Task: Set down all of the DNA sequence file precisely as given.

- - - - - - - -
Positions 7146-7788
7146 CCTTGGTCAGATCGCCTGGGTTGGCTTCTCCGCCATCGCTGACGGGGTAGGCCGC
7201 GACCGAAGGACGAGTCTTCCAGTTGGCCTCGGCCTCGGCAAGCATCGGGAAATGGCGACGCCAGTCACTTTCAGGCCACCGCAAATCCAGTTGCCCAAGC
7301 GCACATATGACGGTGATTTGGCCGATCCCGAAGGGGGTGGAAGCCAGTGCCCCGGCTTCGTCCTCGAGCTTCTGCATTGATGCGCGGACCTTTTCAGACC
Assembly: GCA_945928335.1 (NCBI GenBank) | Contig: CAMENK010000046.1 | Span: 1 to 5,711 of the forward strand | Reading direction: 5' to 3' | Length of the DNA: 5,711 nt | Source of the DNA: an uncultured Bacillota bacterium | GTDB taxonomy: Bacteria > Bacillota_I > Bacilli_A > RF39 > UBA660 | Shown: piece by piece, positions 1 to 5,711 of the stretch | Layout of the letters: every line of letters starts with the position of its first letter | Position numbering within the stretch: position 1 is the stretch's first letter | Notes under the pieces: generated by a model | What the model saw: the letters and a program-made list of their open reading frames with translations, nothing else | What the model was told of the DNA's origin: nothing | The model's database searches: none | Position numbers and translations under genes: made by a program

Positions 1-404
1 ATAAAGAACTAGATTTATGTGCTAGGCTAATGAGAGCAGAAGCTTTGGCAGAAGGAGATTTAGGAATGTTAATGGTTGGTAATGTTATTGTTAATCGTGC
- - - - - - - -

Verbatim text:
Positions 7146-7788
7146 CCTTGGTCAGATCGCCTGGGTTGGCTTCTCCGCCATCGCTGACGGGGTAGGCCGC
7201 GACCGAAGGACGAGTCTTCCAGTTGGCCTCGGCCTCGGCAAGCATCGGGAAATGGCGACGCCAGTCACTTTCAGGCCACCGCAAATCCAGTTGCCCAAGC
7301 GCACATATGACGGTGATTTGGCCGATCCCGAAGGGGGTGGAAGCCAGTGCCCCGGCTTCGTCCTCGAGCTTCTGCATTGATGCGCGGACCTTTTCAGACC
Assembly: GCA_945928335.1 (NCBI GenBank) | Contig: CAMENK010000046.1 | Span: 1 to 5,711 of the forward strand | Reading direction: 5' to 3' | Length of the DNA: 5,711 nt | Source of the DNA: an uncultured Bacillota bacterium | GTDB taxonomy: Bacteria > Bacillota_I > Bacilli_A > RF39 > UBA660 | Shown: piece by piece, positions 1 to 5,711 of the stretch | Layout of the letters: every line of letters starts with the position of its first letter | Position numbering within the stretch: position 1 is the stretch's first letter | Notes under the pieces: generated by a model | What the model saw: the letters and a program-made list of their open reading frames with translations, nothing else | What the model was told of the DNA's origin: nothing | The model's database searches: none | Position numbers and translations under genes: made by a program

Positions 1-404
1 ATAAAGAACTAGATTTATGTGCTAGGCTAATGAGAGCAGAAGCTTTGGCAGAAGGAGATTTAGGAATGTTAATGGTTGGTAATGTTATTGTTAATCGTGC